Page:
Identification of possible functional or evolutionary relationships from the subcellular distribution of FP sequences
False positives are motif-containing sequences that have been assigned a known function that is distinct from the motif protein family. If FP motif sequence similarity is due to random sequence variation, with no functional or evolutionary connection with TP sequences, then we would not expect FP sequences to be linked to particular subcellular localizations in the same way as TP sequences. In fact, we identified several cases where FP sequences were strongly linked to specific subcellular compartments. Non-random distribution might suggest that the motif has functional significance in FP proteins. This could indicate sequence convergence if they arose independently from TP sequences or functional divergence if they shared a common ancestor.
For example, when we examined DNA-binding Homeobox domain motif proteins with single localizations, all TP sequences were restricted to the nucleus, while most FP sequences were assigned to the cell membrane and the mitochondrion (Additional file 1). It is very unlikely that membrane proteins have a DNA-binding function but it is also unlikely that they all possess this motif by chance. It may indicate that during the evolution of membrane proteins, the same motif has evolved independently to perform a different function by sequence convergence. In this case, there might be some kind of molecular or structural similarity with the DNA binding motif. DNA-binding domains have previously been found almost exclusively in nuclear proteins , but it is not the first time that homeobox domains have been linked with functions unrelated to DNA binding. The ceramide synthase protein LASS2 contains a homeodomain that has been implicated in V-ATPase protein binding, a proton-translocating pump located in the cytosolic membranes of vacuoles, lysosomes and the ER membrane .
Our analysis also revealed other possible examples of sequence convergence. The short ER targeting sequence motif, originally identified in proteins retained by the ER , also appears in a large number of nuclear FP proteins. Interestingly, this four amino acid motif always appears at the C-terminal end of both TP and FP sequences. Most of the nuclear sequences identified are fungal H2A histones (Figure 6B) which are not thought to pass through the ER. This strongly suggests that the ER targeting motif in the nuclear sequences has arisen independently through sequence convergence.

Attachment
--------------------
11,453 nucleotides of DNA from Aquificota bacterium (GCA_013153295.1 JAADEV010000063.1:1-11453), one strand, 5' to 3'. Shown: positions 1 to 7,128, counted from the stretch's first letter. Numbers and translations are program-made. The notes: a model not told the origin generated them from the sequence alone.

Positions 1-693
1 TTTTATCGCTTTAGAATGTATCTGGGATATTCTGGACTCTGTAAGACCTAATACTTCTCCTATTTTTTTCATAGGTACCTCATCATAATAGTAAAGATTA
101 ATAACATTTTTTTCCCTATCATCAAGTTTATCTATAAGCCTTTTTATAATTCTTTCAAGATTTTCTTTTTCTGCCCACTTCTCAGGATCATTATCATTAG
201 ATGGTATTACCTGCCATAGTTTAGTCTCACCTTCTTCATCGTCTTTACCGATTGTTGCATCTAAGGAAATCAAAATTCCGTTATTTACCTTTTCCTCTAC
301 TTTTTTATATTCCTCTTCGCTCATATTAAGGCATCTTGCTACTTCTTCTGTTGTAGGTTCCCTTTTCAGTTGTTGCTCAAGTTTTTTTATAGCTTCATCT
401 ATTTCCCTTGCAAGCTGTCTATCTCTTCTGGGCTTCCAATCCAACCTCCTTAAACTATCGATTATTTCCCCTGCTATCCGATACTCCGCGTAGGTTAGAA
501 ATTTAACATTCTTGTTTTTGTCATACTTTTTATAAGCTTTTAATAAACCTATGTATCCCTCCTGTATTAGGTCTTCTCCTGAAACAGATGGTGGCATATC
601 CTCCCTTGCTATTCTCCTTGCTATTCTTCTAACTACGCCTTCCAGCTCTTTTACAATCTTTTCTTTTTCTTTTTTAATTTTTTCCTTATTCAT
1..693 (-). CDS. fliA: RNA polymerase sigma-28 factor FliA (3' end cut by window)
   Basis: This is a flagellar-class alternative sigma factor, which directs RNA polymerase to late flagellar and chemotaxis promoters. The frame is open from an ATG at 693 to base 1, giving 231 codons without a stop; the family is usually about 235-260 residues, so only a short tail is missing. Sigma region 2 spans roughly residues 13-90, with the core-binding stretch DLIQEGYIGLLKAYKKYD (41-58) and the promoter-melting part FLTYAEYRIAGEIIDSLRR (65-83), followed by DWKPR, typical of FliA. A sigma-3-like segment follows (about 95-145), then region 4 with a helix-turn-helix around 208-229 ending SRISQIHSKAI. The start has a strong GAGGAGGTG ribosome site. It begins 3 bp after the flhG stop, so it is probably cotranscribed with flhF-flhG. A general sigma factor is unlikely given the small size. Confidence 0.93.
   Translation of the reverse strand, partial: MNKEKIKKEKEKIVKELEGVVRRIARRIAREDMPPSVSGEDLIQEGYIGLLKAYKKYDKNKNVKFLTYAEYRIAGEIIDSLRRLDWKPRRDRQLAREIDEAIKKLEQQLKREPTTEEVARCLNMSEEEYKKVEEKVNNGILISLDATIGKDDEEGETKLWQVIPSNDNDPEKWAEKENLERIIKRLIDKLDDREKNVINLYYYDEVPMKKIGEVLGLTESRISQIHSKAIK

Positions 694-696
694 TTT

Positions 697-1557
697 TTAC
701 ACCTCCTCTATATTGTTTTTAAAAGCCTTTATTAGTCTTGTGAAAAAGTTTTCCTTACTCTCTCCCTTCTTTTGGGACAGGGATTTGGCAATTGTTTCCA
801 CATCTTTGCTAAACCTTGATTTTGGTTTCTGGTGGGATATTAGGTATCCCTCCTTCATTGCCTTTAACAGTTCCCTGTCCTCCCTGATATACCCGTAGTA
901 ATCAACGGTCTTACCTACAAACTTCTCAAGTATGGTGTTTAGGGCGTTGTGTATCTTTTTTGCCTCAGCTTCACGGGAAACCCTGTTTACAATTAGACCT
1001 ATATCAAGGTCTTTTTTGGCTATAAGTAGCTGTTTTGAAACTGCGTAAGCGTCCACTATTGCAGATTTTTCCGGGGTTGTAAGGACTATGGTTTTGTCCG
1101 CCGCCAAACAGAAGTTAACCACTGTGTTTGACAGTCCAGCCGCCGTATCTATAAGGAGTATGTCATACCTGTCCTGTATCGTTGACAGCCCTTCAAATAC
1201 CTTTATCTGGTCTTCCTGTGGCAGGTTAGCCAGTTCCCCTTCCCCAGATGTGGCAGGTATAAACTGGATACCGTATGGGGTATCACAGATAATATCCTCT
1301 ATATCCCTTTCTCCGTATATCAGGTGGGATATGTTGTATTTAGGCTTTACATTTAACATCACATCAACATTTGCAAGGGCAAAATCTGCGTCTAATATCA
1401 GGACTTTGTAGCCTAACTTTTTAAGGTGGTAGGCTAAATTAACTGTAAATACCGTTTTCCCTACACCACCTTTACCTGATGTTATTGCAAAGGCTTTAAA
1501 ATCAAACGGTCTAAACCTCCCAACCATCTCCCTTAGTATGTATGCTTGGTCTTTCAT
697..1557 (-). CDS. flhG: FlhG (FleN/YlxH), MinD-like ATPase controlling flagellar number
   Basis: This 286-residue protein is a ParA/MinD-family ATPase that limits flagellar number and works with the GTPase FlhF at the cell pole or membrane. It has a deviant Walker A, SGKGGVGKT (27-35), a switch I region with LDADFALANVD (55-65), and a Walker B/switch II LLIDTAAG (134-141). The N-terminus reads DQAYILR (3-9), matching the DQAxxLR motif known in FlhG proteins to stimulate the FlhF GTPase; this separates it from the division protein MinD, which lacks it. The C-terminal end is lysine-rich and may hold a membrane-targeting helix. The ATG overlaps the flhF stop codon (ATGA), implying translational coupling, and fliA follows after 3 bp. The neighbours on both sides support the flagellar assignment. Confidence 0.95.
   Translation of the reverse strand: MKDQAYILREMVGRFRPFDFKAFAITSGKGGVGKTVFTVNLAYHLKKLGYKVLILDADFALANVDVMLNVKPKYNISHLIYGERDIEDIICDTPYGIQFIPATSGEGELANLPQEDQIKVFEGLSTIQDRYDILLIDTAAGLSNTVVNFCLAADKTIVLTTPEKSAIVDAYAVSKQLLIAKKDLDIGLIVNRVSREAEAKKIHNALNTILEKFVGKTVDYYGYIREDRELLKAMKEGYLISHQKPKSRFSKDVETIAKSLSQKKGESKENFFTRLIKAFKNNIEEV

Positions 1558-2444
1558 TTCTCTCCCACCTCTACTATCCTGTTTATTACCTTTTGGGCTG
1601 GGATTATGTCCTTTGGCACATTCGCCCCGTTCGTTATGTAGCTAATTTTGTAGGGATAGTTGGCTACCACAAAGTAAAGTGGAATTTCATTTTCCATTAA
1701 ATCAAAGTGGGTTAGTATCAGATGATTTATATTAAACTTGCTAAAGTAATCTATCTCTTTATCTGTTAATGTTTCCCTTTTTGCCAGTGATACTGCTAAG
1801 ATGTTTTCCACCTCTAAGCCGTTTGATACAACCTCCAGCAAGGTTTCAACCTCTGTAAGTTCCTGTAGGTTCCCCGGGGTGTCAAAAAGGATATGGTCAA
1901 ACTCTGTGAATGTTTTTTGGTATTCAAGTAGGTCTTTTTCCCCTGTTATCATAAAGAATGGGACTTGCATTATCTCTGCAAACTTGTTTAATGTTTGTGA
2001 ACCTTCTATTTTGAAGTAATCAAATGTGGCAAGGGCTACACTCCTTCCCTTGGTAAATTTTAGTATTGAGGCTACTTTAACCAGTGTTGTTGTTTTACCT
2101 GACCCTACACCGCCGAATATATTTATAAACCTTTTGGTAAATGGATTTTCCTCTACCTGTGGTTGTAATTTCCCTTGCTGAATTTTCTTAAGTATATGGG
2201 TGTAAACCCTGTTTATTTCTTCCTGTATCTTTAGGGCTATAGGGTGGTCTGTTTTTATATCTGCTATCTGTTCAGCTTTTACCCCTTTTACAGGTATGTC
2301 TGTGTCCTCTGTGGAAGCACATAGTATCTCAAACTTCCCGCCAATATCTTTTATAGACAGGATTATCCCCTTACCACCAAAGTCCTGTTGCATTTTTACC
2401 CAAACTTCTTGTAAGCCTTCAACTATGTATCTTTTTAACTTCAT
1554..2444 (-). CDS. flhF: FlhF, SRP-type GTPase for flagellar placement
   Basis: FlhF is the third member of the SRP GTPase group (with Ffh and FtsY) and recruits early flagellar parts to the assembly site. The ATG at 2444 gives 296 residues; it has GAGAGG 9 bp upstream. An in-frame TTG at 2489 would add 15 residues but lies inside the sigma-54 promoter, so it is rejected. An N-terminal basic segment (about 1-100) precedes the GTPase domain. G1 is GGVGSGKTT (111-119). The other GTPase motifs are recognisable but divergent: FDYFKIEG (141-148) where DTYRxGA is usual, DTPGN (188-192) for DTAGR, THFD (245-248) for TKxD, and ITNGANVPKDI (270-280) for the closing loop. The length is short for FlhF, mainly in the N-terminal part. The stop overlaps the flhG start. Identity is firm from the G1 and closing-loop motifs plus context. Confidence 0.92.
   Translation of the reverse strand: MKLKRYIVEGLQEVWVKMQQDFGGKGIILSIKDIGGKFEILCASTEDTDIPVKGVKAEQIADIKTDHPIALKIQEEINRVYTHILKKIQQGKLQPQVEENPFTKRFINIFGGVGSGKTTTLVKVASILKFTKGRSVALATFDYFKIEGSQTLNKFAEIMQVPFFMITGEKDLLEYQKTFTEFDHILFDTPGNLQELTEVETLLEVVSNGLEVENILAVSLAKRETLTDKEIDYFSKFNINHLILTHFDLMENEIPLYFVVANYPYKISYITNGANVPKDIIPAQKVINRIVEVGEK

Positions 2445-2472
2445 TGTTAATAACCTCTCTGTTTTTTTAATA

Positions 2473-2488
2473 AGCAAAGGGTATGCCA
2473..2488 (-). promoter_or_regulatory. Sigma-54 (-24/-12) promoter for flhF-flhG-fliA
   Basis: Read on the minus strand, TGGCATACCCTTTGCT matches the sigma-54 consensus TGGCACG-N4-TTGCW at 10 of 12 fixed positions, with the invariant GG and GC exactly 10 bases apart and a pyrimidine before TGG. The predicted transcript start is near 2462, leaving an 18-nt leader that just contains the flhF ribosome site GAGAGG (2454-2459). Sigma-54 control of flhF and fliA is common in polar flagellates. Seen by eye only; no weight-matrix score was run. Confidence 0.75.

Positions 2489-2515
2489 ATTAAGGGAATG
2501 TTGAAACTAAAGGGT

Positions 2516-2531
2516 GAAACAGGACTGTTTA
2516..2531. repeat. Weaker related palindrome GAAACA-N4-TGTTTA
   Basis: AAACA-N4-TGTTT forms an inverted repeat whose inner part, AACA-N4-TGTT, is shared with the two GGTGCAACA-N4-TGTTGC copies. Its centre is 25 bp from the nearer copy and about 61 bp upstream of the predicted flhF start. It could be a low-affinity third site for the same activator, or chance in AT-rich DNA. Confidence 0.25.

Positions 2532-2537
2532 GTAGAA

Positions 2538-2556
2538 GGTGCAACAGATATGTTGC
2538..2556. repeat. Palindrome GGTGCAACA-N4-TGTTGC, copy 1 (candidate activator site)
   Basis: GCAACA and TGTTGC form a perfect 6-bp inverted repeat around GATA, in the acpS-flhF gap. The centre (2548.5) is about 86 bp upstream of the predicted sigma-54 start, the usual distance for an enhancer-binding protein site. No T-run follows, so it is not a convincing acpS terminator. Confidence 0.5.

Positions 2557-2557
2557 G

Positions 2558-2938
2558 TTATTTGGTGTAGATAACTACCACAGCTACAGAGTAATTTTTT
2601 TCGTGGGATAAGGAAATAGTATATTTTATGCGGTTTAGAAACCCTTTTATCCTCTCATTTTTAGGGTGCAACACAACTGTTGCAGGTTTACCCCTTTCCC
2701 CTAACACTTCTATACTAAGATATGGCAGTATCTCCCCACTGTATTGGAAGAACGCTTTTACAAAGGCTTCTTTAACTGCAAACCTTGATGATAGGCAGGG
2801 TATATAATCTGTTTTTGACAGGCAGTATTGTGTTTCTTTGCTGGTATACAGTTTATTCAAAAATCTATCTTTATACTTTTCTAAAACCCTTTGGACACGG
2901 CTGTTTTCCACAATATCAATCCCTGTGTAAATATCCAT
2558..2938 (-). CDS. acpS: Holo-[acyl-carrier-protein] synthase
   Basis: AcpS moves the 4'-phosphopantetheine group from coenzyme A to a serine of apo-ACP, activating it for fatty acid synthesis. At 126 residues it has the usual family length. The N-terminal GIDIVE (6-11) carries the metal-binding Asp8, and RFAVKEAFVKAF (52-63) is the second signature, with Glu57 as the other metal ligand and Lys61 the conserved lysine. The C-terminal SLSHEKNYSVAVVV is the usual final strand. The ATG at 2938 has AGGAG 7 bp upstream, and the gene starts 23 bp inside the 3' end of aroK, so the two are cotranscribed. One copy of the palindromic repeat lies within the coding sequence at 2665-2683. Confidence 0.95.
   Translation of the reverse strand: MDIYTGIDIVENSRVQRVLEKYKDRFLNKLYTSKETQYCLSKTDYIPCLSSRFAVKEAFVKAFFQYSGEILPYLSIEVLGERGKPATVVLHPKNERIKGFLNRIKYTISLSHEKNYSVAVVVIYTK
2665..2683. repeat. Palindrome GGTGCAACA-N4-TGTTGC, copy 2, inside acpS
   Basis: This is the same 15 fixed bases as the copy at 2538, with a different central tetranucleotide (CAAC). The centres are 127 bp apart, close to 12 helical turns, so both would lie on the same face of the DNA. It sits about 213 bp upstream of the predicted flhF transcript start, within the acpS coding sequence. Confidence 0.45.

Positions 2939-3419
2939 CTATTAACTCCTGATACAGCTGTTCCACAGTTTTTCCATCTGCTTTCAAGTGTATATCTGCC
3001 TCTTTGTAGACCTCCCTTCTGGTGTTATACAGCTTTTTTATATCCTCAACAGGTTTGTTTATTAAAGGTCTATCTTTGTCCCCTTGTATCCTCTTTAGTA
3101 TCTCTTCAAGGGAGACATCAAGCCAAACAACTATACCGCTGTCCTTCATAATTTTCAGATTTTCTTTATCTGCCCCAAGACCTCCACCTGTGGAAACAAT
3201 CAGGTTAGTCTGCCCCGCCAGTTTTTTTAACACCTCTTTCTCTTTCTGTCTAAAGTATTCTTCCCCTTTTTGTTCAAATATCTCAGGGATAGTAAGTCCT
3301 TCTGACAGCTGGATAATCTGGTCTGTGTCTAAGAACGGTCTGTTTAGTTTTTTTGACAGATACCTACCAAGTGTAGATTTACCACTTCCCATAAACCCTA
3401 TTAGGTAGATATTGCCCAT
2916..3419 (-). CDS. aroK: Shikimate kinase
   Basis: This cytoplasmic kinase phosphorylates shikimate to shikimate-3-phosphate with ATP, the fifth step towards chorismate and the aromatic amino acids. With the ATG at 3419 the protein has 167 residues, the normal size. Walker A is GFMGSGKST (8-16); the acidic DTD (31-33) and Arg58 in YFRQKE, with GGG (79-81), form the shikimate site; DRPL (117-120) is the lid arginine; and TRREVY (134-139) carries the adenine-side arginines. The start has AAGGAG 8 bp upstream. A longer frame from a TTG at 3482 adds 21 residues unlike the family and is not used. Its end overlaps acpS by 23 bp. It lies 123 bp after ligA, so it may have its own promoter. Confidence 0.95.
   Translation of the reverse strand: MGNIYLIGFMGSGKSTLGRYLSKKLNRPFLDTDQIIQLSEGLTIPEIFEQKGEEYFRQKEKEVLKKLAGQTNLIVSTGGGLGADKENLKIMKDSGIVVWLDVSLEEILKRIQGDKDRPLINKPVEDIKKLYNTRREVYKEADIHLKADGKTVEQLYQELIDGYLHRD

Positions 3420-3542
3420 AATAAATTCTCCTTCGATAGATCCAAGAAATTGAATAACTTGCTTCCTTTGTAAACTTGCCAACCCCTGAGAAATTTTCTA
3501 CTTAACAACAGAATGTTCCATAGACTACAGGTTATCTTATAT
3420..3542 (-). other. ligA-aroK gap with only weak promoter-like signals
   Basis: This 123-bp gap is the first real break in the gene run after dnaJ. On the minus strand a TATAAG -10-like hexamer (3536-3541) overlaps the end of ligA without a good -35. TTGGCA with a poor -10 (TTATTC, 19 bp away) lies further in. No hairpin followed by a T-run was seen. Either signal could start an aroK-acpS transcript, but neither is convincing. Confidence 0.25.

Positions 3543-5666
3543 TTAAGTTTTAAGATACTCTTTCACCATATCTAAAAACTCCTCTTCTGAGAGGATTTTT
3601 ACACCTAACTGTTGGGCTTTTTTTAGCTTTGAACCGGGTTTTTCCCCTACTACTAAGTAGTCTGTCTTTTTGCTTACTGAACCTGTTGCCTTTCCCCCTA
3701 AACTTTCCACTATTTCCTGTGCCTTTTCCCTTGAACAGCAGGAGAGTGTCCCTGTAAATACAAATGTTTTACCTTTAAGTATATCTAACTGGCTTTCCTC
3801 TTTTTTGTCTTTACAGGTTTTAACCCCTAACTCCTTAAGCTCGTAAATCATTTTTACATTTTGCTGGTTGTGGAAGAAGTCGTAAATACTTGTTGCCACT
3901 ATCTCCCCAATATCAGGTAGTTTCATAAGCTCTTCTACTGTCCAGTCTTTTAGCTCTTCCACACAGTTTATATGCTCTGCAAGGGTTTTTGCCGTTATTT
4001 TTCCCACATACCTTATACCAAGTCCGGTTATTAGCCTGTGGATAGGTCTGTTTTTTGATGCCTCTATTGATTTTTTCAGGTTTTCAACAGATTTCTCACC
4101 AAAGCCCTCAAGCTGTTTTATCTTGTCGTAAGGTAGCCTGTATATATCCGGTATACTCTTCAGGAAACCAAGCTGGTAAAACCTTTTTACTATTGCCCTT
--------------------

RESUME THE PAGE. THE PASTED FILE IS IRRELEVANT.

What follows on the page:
We also identified a number of vacuolar FP sequences with the ER targeting motif in their C-terminal domain. It was originally thought that the “Endoplasmic reticulum targeting sequence” permanently retained sequences within the ER but it is now known that it is required for the retrieval of proteins back to the ER following vesicular transport to other organelles . Thus, it is possible that the motif might still have the ability to target proteins to the ER, but that either divergence from the KDEL motif or competing action from other protein sequences may have reduced its activity and allowed it to accumulate in other cellular compartments such as vacuoles. It is even possible that the ER targeting motif does, in fact, have a functional role in these proteins but that this has not yet been identified experimentally. In fact, the C-terminal KDEL sequence is found in some proteins transported by vesicles from the ER to vacuoles via a Golgi-independent route . Determining the actual origin of these FP sequence motifs would require further analysis and/or experimentation but highlights the value of our methodology in identifying FP sequences of interest for further study.
Systematic analysis of subcellular localization may help interpret motif annotations
The assignment of true and false positives is based on the available evidence, both of the actual function of the motif and of the individual sequences. The PROSITE database is composed of high quality manually-annotated motifs. Inevitably, these annotations need to be revised and updated periodically in response to new experimental evidence. Localization is likely to be an important line of evidence used by annotators when defining protein function for many motifs, especially in the case of motifs whose function is strongly linked to a particular subcellular organelle. This could be seen as a weakness in our approach because our analysis of subcellular localization may be using the same localization data employed by annotators to assign function to sequences. It is true that care must be taken when interpreting results for motifs whose function is strongly linked to localization. However, the previous example of the ER targeting motif highlights the potential difficulties of using localization to assign function. For example, experimental evidence may be incomplete or misleading. We would argue that a systematic summary of the subcellular localization of FP and TP sequences would aid both annotators and end users in interpreting the value of both a motif and the evidence used to assign function to TP and FP sequences.